James Horner is gone. This is the reality we’ve all had to live with for the past year. His spirit lives on though and his departure from the film music world has been gradual…first a couple of scores he had already completed…and then his spirit, already a little farther away, infused one last composition that his longtime collaborator Simon Franglen completed. James Horner’s true farewell is “The magnificent seven” and I am writing now my thoughts about it. The movie is another remake of one of the most famous cinematic stories and a welcomed revival of a genre that’s not present enough in today’s film world. Denzel Washington, Chris Pratt, Ethan Hawke, Vincent D’Onofrio, Lee Byung-hun, Manuel Garcia-Rulfo, Martin Sensmeier, Haley Bennett and Peter Sarsgaard take up the main roles under the helm of a director a respect greatly, Antoine Fuqua.
When the score opens with “Rose Creek Oppression” my eyes gest instantly misty; strong and familiar emotions take me over within seconds as I recognize old and trusted friends in the unforgettable James Horner “danger motif” that has graced my ears in so many fantastic compositions. The sharp flute and the voice send me back to “Legends of the fall” and that’s one of my favorite musical places to be in. The percussion also brings back memories of suspenseful and aggressive Horner. These elements, these most welcomed “Hornerisms” are very present in this score.
I like the stride of the score right from the start as it makes me thing of “The magnificent seven” and how they ride. “Seven angels of vengeance” is a proper Western theme that sounds both fresh and classical to me. Just as the movie is a modern and new take on the story so the score stands on its own two feet rather than rely on James Horner or Western nostalgia. I find myself nodding my head and moving unconsciously in my chair as “Volcano springs” develops. For me, growing up, the music of Western movies always worked best when it found the right balance between conviction and longing, between the sound of riding fearlessly and the sound of what motivates the characters to do so. “The magnificent seven” strikes such a balance without getting overly epic or dramatic. Suspense is what drives the score. The music is beautiful like a calm river and it provides me with more peaceful and quiet moments than I would have expected.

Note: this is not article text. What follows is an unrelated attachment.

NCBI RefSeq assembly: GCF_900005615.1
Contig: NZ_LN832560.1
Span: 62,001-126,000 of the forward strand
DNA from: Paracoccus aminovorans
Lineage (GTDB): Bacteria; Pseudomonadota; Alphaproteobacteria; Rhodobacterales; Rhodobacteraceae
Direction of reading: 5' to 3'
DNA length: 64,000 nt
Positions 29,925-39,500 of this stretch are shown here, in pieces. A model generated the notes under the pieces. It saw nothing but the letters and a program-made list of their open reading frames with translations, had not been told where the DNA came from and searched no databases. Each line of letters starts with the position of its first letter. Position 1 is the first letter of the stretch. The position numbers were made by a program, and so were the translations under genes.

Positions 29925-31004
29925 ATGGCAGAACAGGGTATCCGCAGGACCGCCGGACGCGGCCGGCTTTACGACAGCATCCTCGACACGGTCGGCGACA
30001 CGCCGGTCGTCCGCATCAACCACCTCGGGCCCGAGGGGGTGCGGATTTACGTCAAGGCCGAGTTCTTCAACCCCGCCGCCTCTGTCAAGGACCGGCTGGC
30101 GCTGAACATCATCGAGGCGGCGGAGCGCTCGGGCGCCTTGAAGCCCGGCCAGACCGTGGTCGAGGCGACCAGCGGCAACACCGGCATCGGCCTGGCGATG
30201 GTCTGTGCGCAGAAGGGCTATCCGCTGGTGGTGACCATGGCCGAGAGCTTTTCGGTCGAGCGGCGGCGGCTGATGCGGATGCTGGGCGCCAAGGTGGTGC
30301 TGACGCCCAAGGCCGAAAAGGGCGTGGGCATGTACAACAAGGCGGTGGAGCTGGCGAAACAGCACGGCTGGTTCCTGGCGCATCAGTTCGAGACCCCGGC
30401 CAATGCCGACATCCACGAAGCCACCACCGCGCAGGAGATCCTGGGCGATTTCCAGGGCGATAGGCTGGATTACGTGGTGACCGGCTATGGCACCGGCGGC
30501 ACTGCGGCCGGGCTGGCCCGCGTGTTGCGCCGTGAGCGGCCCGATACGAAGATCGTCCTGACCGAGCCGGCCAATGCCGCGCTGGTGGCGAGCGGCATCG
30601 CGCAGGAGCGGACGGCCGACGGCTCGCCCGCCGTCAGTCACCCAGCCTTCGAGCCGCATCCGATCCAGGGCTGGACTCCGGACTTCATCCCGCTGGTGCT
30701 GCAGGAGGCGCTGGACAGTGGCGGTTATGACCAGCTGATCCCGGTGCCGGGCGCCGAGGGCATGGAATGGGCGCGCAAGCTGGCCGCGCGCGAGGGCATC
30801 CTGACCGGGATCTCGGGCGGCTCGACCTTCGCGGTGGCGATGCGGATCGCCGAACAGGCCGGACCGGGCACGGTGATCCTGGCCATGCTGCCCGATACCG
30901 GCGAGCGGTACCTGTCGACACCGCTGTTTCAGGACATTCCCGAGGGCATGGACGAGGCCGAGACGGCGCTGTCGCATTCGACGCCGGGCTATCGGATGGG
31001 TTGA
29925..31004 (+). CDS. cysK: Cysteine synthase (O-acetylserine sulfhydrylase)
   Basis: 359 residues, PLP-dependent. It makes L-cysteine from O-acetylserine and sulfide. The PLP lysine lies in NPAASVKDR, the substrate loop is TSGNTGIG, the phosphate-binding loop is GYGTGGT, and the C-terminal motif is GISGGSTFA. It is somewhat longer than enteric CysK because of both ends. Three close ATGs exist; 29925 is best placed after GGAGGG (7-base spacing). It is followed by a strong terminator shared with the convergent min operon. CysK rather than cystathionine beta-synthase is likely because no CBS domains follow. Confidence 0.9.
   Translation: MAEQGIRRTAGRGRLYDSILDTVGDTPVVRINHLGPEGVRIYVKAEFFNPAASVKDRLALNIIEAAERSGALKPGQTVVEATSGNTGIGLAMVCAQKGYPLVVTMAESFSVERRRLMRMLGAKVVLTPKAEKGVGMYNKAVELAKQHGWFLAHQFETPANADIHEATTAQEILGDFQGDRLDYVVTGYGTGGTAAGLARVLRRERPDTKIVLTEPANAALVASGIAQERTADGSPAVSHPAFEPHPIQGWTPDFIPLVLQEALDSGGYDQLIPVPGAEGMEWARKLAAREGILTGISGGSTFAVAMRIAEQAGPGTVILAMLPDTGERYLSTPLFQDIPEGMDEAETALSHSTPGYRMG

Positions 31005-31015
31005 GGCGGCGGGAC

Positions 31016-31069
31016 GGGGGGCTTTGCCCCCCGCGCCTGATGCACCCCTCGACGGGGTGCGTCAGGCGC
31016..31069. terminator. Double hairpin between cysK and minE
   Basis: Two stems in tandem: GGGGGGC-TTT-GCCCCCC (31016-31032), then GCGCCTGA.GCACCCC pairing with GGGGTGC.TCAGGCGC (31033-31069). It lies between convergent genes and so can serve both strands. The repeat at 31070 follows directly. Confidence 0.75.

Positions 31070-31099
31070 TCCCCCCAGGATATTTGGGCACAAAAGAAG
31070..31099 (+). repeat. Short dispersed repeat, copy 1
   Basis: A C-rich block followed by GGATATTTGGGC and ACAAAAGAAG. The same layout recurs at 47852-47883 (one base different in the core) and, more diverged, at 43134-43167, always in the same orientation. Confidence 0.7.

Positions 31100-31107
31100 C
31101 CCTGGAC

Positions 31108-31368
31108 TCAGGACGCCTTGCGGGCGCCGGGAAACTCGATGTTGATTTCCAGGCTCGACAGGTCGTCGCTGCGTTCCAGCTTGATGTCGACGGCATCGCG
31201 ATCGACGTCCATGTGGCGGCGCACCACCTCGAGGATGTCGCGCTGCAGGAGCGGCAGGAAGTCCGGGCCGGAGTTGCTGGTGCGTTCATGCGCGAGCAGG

I always like to find the warm core of a film music score; “Red harvest” is the second moment when I get emotional because the magical flute tells me a story I thought I would never hear again. I hear echoes of “Avatar” and “Braveheart” in this and I just close my eyes and dream until danger wakes me up. I then hear “Revenge” from “Braveheart” in “Takedown” and I’m fine with it because this is truly is a James Horner score, a composition in which I could never get lost because he always places in there familiar stepping stones that i can recognize with my eyes closed.
The music of James Horner rides quietly and melancholically into the sunset. It doesn’t go out with an epic bang and this will not end up among my favorite scores of his but it is one last gift from one of the most gifted composers ever. Maybe it’s better this way because a normal score makes it feel as if life goes on… He provided the heart and skeleton that his longtime collaborator Simon Franglen covered in a beautiful skin. I’m sure had James Horner been still alive he wouldn’t have written it differently. Farewell…
Cue rating: 86 / 100
Total minute of excellence: 25 / 76
Album excellence: 33%
Rose Creek Oppression
Lighting the Fuse
Town Exodus – Knife Training
So Far So Good